Taxes are often considered a necessary evil. The topic evokes strong emotions. How we perceive taxes and how we feel about paying them are complex issues.


For investors, two significant situations to avoid when it comes to taxes are:

  1. Focusing solely on how much of an investment gain could be lost to taxes
  2. Worrying so much about taxes that it adversely affects decision making

Eating Up Gains

Many (if not most) investors focus on the pretax value of their investments, even though they can only spend after-tax dollars. To see why this is so important, consider the 1993 study done by two Stanford University economics professors. They examined 62 stock mutual funds before and after taxes for the period 1963–1992. They found that each dollar invested would have grown to $21.89 in a tax-deferred account, but only $9.87 in a taxable account (for high-income investors).

Many fund companies offer tax-managed counterparts, which strive both to minimize fund distributions and to maximize the percentage of distributions that will be in the form of long-term capital gains (which are currently taxed at lower rates than short-term gains or ordinary income).

Avoiding Taxes, Creating Other Problems

Such tax issues may leave some investors saying, “I’ll just avoid paying taxes at all costs.” However, avoiding tax bills could end up being a bad decision. For this, let’s look at a hypothetical example.

In August 2004, an investor bought 200 shares of Google at $100 per share. This $20,000 investment was 5 percent of his total portfolio of $400,000, which was split evenly between stocks and bonds (meaning $200,000 in each). The stock skyrocketed, as Google crossed $700 about three years later. His stake in Google, now worth $140,000, represented about 25 percent of his portfolio, which had grown to $600,000. This also meant his stock allocation had jumped from 50 percent to 70 percent.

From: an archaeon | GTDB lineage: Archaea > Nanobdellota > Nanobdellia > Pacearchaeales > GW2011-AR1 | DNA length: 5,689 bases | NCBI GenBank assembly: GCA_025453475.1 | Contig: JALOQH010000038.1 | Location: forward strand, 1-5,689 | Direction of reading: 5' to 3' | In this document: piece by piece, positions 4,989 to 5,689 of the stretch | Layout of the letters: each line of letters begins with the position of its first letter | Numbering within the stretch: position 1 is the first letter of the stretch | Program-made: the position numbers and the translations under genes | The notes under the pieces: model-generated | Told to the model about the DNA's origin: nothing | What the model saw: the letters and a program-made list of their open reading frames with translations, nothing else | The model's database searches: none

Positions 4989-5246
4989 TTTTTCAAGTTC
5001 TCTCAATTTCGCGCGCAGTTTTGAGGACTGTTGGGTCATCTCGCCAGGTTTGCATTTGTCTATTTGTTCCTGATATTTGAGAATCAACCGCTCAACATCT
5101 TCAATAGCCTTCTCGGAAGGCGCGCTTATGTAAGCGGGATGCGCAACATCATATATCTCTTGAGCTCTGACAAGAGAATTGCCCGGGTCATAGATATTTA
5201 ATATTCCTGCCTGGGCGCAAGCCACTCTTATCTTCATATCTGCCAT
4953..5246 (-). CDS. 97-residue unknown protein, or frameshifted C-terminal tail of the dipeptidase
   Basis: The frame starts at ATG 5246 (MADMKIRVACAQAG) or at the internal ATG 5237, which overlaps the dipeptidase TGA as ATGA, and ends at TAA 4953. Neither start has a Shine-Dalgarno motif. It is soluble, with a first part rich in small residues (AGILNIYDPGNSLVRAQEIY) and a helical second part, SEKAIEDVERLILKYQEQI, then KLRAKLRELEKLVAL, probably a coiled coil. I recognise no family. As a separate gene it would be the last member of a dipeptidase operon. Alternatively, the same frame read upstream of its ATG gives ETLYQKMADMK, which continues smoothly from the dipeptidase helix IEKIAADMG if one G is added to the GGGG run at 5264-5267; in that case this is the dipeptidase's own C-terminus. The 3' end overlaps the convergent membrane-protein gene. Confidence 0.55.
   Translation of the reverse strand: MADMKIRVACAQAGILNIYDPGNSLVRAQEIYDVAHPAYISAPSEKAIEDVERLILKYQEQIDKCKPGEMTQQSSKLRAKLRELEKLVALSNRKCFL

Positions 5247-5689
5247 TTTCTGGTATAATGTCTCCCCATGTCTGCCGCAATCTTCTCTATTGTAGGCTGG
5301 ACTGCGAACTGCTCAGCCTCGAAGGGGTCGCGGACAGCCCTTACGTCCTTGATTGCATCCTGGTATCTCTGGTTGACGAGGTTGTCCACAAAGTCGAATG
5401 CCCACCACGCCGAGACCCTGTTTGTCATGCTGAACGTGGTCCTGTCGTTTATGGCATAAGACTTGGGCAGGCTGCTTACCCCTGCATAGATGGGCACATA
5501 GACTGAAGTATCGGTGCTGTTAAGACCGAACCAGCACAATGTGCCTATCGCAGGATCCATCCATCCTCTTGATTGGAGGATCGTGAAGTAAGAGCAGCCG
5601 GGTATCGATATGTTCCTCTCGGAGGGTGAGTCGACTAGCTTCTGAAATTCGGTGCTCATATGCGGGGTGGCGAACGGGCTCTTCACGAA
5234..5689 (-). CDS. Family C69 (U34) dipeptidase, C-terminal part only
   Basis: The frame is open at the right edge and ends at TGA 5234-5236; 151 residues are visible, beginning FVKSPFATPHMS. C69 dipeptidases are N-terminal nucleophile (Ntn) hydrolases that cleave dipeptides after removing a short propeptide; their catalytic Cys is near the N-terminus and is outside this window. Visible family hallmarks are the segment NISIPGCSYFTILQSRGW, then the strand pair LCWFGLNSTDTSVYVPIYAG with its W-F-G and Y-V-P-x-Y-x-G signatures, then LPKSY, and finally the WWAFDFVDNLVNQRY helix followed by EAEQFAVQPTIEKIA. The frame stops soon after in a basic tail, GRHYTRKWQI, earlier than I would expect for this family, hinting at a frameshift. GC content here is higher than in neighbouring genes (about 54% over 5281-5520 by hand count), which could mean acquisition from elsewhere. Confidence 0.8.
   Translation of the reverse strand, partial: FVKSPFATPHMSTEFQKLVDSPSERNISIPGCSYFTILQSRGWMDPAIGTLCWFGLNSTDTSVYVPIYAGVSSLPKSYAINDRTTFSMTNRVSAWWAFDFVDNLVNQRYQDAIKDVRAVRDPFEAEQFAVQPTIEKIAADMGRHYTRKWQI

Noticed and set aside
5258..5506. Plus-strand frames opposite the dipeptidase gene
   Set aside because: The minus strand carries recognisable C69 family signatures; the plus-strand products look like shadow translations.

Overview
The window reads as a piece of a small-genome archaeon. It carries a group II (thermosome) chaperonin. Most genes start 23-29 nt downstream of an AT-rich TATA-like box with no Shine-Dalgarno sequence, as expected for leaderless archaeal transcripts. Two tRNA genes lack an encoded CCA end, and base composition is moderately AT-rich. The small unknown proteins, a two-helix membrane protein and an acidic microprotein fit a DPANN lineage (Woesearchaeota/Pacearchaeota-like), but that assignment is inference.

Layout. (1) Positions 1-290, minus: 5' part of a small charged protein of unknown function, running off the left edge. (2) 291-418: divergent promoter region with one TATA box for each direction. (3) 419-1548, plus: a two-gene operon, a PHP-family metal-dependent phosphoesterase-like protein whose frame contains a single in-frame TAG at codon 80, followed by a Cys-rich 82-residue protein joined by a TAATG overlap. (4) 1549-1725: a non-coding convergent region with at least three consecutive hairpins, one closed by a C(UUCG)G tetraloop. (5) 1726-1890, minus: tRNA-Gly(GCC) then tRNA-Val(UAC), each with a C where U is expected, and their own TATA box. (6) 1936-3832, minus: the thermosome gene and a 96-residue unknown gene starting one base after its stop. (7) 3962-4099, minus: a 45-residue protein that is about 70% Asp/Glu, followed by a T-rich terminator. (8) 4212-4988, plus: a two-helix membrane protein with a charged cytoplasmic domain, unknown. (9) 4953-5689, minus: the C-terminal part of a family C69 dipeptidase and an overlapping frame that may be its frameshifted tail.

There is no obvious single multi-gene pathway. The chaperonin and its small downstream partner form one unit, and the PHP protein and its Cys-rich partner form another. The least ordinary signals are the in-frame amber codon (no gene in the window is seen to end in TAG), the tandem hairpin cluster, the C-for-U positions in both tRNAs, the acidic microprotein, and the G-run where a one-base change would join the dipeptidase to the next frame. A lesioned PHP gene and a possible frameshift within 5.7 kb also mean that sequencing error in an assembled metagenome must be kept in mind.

While seeing such an increase in the portfolio was a welcome sight, it also meant the investor’s allocation had drifted far from where he started, meaning he was now taking on much more risk than before. However, rebalancing the portfolio would mean paying the tax bill on his appreciated shares. Assuming a federal and state tax rate of 20 percent, there would be $24,000 in taxes on the $120,000 gain. That bill was too much for the investor to swallow, so he decided against rebalancing.

By January 2009, Google fell to $300, leaving his investment sitting at $60,000. Had he sold at the peak, the investor would have had net cash of $116,000 (the stock’s $140,000 minus the $24,000 tax bill). Selling at $300 meant his tax bill dropped to just $8,000, leaving him with $52,000 net cash. He still saw a solid profit from his investment, but avoiding the $24,000 tax bill cost him $64,000.


Taxes are possibly the largest single expense that investors incur, even greater than management fees or commissions. Therefore, ignoring the impact of taxes is one of the biggest mistakes you can make.